G-7-NATO SUMMIT

Solidarity behind Ukraine’s Russia fight atop summit agendas

WASHINGTON (AP) — Back-to-back world leader summits in Europe opening this weekend will focus on uniting Western nations behind Ukraine in its fight against Russia’s invasion and overcoming Turkey’s opposition to NATO membership for Finland and Sweden.

The Group of Seven leading economic powers are meeting in Germany for their annual gathering Sunday through Tuesday. Afterward, NATO member countries will meet Wednesday and Thursday in Madrid.

Other topics for the leaders include climate change, the global economy and inflation, energy, food security and countering China’s rise. President Joe Biden will attend both summits.

PAKISTAN-ECONOMY

Pakistan stock market plunges on new govt tax on industries

ISLAMABAD (AP) — Pakistan’s Prime Minister Shahbaz Sharif is imposing a new, 10% tax on major industries and a graduated tax on the wealthy.

Today’s announcement sent shockwaves through the country’s stock exchange in the southern port city of Karachi, which briefly halted trading after its benchmark index plunged sharply following the announcement.

Sharif says he is taking these measures to “save the country and avoid further taxes on the poor.”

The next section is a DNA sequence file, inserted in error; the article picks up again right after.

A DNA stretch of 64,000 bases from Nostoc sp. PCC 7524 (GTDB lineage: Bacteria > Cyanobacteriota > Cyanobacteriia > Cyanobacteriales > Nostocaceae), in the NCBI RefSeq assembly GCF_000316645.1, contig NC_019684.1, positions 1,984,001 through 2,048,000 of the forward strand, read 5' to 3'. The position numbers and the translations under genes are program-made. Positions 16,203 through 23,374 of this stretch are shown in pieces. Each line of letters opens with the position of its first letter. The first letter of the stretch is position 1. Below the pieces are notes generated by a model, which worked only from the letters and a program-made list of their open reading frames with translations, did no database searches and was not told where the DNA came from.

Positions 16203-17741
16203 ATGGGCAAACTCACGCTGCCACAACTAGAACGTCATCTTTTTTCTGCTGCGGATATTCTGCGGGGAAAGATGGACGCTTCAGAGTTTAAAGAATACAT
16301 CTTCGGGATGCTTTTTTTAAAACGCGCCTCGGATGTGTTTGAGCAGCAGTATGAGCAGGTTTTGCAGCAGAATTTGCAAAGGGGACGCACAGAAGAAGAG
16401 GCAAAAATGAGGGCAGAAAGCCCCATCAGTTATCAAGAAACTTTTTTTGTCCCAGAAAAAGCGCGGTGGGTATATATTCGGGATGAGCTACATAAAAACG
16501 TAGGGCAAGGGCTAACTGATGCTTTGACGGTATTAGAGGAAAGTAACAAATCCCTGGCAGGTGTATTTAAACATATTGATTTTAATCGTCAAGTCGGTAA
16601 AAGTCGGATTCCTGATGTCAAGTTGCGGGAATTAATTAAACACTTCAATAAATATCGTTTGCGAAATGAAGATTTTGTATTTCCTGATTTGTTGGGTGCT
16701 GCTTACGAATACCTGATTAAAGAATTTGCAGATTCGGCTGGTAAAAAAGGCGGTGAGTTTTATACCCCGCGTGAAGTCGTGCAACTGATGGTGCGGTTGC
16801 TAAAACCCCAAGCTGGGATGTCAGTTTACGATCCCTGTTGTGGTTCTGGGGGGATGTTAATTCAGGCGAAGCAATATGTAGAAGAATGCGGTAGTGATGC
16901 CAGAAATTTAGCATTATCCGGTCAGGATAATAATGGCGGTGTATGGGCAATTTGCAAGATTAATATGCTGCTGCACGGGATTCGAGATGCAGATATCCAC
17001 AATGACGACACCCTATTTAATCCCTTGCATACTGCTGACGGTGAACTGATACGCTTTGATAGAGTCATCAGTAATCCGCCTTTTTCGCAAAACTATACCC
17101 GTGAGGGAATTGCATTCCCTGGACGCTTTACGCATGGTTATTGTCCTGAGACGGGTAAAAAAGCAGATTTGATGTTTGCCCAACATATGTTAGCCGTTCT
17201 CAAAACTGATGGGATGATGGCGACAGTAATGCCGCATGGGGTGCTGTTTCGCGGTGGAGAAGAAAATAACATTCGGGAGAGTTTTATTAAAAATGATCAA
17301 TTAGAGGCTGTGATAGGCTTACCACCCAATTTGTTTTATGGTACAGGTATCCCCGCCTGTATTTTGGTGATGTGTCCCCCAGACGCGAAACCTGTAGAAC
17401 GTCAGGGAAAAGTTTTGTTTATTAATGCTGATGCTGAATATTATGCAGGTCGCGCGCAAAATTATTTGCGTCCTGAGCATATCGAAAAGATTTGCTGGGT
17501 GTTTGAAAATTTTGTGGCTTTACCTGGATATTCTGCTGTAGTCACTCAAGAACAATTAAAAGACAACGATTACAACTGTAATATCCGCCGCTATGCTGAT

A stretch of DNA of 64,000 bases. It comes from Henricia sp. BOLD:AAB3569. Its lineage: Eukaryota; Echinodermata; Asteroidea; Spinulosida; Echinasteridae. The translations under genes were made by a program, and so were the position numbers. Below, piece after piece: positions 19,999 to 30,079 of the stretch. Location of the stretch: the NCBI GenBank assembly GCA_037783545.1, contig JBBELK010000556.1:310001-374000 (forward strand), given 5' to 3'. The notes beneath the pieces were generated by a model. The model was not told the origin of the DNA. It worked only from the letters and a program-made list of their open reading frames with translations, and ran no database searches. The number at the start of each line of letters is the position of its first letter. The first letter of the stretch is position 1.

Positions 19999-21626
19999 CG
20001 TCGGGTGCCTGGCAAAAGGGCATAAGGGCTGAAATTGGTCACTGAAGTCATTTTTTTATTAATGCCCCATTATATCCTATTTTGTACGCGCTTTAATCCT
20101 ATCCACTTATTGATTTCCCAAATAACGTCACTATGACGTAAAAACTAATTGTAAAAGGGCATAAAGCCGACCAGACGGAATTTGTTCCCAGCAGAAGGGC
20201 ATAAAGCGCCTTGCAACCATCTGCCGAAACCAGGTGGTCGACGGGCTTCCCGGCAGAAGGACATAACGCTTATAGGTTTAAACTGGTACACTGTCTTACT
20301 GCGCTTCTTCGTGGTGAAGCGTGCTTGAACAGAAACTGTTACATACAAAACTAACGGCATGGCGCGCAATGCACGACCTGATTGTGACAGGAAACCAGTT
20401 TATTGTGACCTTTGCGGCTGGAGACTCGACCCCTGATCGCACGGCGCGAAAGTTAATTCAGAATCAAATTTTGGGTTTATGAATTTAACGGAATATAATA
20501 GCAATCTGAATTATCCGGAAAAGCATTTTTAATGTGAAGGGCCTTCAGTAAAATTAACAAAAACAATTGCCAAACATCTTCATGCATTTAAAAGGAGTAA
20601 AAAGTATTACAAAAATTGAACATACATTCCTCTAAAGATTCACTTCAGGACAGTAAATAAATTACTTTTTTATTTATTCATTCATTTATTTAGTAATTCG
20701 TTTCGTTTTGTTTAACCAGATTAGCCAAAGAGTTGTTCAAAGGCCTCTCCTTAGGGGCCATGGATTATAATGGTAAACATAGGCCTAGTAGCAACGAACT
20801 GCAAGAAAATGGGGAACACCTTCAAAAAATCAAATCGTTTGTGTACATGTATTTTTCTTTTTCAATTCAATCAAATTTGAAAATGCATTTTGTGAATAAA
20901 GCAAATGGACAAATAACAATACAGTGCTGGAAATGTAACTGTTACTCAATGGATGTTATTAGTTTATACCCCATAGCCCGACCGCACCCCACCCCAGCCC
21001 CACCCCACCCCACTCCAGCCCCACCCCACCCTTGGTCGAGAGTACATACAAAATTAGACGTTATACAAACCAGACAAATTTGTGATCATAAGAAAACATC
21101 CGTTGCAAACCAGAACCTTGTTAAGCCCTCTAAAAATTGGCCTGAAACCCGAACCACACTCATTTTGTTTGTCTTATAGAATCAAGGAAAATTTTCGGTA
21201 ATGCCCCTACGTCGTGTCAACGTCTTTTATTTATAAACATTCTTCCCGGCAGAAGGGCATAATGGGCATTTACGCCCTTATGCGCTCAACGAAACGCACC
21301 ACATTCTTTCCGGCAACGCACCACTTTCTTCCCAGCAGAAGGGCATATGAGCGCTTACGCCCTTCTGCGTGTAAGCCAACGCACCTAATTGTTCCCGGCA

The measures are expected to go into effect on July 1, following approval by parliament. Pakistan is in crucial talks with the IMF to revive a $6 billion bailout package which has been on hold since former Prime Minister Imran Khan’s government was ousted in April.

NETHERLANDS-SCHIPHOL AIRPORT

Dutch government to rein in flights at Schiphol Airport

BRUSSELS (AP) — The Dutch government plans to cut the maximum number of flights allowed each year at the country’s busiest aviation hub, Schiphol Airport. It’s an attempt to reduce noise and air pollution.

Today’s decision to cut the number of flights allowed from around 500,000 to 440,000 is a further blow to the air port that has seen chaos in recent weeks amid security staff shortages, with hours-long lines of passengers waiting to board flights.

Schiphol, on the outskirts of Amsterdam, has been growing for years and has become a busy European hub and a significant driver of economic growth in the Netherlands.

The cuts are expected to happen late next year.